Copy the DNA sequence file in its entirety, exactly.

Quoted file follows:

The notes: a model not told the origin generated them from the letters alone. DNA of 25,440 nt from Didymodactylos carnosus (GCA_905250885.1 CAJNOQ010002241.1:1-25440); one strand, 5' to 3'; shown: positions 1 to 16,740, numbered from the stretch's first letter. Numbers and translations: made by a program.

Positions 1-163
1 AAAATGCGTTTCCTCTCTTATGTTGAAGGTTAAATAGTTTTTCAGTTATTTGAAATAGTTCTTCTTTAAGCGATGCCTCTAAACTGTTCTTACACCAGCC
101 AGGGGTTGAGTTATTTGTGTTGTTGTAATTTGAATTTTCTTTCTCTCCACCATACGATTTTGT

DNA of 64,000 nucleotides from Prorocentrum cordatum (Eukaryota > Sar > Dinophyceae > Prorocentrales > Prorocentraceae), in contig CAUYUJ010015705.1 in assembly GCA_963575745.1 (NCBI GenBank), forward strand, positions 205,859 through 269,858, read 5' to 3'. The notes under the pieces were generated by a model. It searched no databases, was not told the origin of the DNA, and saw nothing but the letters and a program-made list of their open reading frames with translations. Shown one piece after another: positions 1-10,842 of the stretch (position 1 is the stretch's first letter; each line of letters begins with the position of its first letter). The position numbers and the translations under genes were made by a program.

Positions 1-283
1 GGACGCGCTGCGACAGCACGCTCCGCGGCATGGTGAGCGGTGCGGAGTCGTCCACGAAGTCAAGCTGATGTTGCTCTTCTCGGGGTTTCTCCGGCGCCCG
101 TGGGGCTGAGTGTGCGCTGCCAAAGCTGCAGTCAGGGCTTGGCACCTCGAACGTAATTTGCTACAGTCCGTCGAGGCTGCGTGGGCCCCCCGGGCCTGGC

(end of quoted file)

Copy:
The notes: a model not told the origin generated them from the letters alone. DNA of 25,440 nt from Didymodactylos carnosus (GCA_905250885.1 CAJNOQ010002241.1:1-25440); one strand, 5' to 3'; shown: positions 1 to 16,740, numbered from the stretch's first letter. Numbers and translations: made by a program.

Positions 1-163
1 AAAATGCGTTTCCTCTCTTATGTTGAAGGTTAAATAGTTTTTCAGTTATTTGAAATAGTTCTTCTTTAAGCGATGCCTCTAAACTGTTCTTACACCAGCC
101 AGGGGTTGAGTTATTTGTGTTGTTGTAATTTGAATTTTCTTTCTCTCCACCATACGATTTTGT

DNA of 64,000 nucleotides from Prorocentrum cordatum (Eukaryota > Sar > Dinophyceae > Prorocentrales > Prorocentraceae), in contig CAUYUJ010015705.1 in assembly GCA_963575745.1 (NCBI GenBank), forward strand, positions 205,859 through 269,858, read 5' to 3'. The notes under the pieces were generated by a model. It searched no databases, was not told the origin of the DNA, and saw nothing but the letters and a program-made list of their open reading frames with translations. Shown one piece after another: positions 1-10,842 of the stretch (position 1 is the stretch's first letter; each line of letters begins with the position of its first letter). The position numbers and the translations under genes were made by a program.

Positions 1-283
1 GGACGCGCTGCGACAGCACGCTCCGCGGCATGGTGAGCGGTGCGGAGTCGTCCACGAAGTCAAGCTGATGTTGCTCTTCTCGGGGTTTCTCCGGCGCCCG
101 TGGGGCTGAGTGTGCGCTGCCAAAGCTGCAGTCAGGGCTTGGCACCTCGAACGTAATTTGCTACAGTCCGTCGAGGCTGCGTGGGCCCCCCGGGCCTGGC